Computerized Maintenance Management System

Computerized Maintenance Management System: An Overview


A Computerized Maintenance Management System (CMMS), also known as Computerized Maintenance Management Information System (CMMIS), is a software package that maintains a computer database of information about an organization’s maintenance operations. Some key features of a CMMS include equipment hierarchies, preventative maintenance schedules, work order management, inventory control, and reporting.

What is a CMMS?
A CMMS is a software package that helps maintenance professionals maximize efficiency, track assets, and streamline workflow. Some key aspects of a typical CMMS include:

– Equipment hierarchies and databases: A CMMS allows users to organize all maintained assets into logical databases and hierarchies. Each asset is given an identification number for tracking. Critical details like manufacturer, model, and location are recorded.

– Preventative maintenance planning: Scheduled preventative maintenance tasks like inspections, lubrication, and part replacements are programmed into the system on a predefined schedule. Technicians are assigned work orders for upcoming planned work.

– Work order management: When assets require unplanned or corrective maintenance, work orders can be created to track the job from start to finish. Details like the problem reported, tasks performed, parts/materials used, and labor hours are captured.

– Inventory control: A Computerized Maintenance Management System integrates with an organization’s stock inventory to maintain optimal spare parts levels. Technicians can request parts for jobs, and the system records usage and triggers reorders.

– Reporting and analytics: Robust reporting features provide managers with key metrics on maintenance performance, equipment uptime/downtime, labor costs, and more. Issues can be more easily identified.

Benefits of a CMMS
There are many benefits that come with implementing a CMMS for an organization’s maintenance operations:

Improved Efficiency
By automating the task assignment, parts issuance, and reporting processes, a CMMS reduces paperwork and optimizes technicians’ time. Tasks can be more easily prioritized.

Increased Uptime
Scheduled preventative maintenance helps avoid unpredictable equipment failures. Downtime is minimized through proper work management and parts provisioning.

Better Budgeting
The system provides visibility into actual maintenance, repair, and operations (MRO) spending. Budgets can be set realistically based on historical data.

Regulatory Compliance
For industries like oil/gas, a CMMS provides auditable records to demonstrate adherence to safety and maintenance compliance standards.

Data-Driven Decisions
Key performance metrics and asset health reports allow managers to make strategic decisions backed by fact-based analysis instead of guesses.

Key Features of a CMMS
There are a number of important features common to robust CMMS solutions:

Equipment Database
As mentioned, organizing assets in a relational database with critical details is key. This forms the backbone of all other CMMS functions.

Preventative Maintenance
Automating recurring inspection and service tasks saves significant time and improves compliance. Conditions-based options also exist.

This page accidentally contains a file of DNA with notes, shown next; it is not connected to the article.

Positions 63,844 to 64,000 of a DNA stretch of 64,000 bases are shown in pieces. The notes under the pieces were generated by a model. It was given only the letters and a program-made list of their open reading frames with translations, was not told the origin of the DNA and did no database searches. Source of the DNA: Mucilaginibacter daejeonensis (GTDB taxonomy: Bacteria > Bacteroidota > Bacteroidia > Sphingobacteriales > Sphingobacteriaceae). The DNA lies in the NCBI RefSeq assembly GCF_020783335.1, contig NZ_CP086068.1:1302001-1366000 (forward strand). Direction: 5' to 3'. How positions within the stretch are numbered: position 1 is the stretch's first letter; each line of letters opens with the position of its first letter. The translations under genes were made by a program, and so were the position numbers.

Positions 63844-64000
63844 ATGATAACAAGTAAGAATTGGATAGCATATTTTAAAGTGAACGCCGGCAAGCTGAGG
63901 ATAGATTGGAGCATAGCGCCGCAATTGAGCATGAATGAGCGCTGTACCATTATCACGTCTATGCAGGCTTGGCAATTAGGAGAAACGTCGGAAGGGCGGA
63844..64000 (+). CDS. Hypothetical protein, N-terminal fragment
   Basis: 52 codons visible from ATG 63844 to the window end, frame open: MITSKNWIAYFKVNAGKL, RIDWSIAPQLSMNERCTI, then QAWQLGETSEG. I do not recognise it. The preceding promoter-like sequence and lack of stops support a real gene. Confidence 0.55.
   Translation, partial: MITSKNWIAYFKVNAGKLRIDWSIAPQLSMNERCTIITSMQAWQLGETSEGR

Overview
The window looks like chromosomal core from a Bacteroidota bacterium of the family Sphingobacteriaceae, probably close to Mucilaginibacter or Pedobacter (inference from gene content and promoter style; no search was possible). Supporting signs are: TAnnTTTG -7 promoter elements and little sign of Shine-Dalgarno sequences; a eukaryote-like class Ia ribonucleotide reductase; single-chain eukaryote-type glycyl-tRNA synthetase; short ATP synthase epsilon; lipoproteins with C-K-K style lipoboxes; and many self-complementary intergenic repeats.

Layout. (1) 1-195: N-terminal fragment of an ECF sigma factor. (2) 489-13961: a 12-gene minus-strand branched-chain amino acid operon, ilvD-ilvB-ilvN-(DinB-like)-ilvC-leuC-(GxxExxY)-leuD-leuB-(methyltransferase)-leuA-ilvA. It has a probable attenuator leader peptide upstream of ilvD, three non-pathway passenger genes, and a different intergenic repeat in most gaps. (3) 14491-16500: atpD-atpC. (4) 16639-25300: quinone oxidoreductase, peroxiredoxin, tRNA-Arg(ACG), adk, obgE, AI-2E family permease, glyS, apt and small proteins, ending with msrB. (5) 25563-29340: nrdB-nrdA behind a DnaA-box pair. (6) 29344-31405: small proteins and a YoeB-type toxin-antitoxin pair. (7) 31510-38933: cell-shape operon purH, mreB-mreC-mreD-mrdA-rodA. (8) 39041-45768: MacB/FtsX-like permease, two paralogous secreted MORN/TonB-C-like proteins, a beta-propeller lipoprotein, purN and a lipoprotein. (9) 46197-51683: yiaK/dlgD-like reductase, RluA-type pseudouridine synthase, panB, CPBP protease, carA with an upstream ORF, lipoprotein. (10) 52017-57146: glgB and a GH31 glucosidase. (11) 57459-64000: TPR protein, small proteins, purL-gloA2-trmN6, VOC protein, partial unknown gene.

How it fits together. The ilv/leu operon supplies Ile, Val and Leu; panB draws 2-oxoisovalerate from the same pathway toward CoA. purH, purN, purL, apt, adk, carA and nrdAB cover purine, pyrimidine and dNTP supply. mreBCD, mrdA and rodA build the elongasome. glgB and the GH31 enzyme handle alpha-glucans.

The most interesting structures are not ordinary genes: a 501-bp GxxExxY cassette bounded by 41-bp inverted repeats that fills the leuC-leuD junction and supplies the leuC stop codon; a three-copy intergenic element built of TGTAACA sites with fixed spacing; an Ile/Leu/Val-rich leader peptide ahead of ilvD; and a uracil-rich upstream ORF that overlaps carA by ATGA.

Work Order Management
The core work tracking and management center, allowing end-to-end visibility and integration with inventory, planning, and reporting.

Inventory Control
Integrating directly with an organization’s spare parts stock and materials receiving processes for seamless reordering.

Scheduling & Planning
Advanced features include forecasting, equipment overhauls, and capacity-based resource allocation to optimize planned work.

Reporting & Analytics
Robust standard and ad-hoc reports provide vital operation and performance metrics for management decision making.

Modern CMMS integrates asset and work order data across computerized systems for maximum visibility and efficiency.

Key Benefits of Preventative Maintenance
Preventative maintenance plays a major role in maximizing equipment reliability and lifespan while controlling repair costs. Some key advantages include:

Reduced equipment downtime – With standardized inspections and servicing, equipment failures can be caught early before major repairs are needed.

Longer asset lifespans – Proper lubrication, adjustments, and part replacements extend usability far beyond reactionary fixes. Overhauls are planned strategically.

Improved budgeting -Maintenance costs become predictable versus sporadic repairs. Budgets can accommodate scheduled work.

Enhanced safety -Inspection ensures compliance and catches hazards before an incident occurs. Risk reduction enhances workplace protection.

Protection of capital assets – Preventing premature failures protects the initial investment in major equipment like production machines.

Fewer emergency repairs -Costly overtime rates and rush jobs are minimized with reliable equipment availability.

Prioritizing Preventative Maintenance
For asset-intensive organizations, preventative maintenance should be prioritized strategically based on criticality analysis. Considerations include:

Safety impacts – Tasks on equipment involving potential hazards receive highest focus.

Downtime costs -More expensive equipment to repair/replace and assets whose failure causes bottlenecks.

Regulatory requirements -Industries like oil/gas subject to strict maintenance compliance.

Reliability data -Equipment with history of unexpected issues or failures requires close attention.

Industry best practices -Manufacturers’ recommendations and industry experience guides priorities.

Condition monitoring -Sophisticated CMMS use oil analysis, vibration, and other computerized checks.

1. Source: Coherent Market Insights, Public sources, Desk research
2. We have leveraged AI tools to mine information and compile it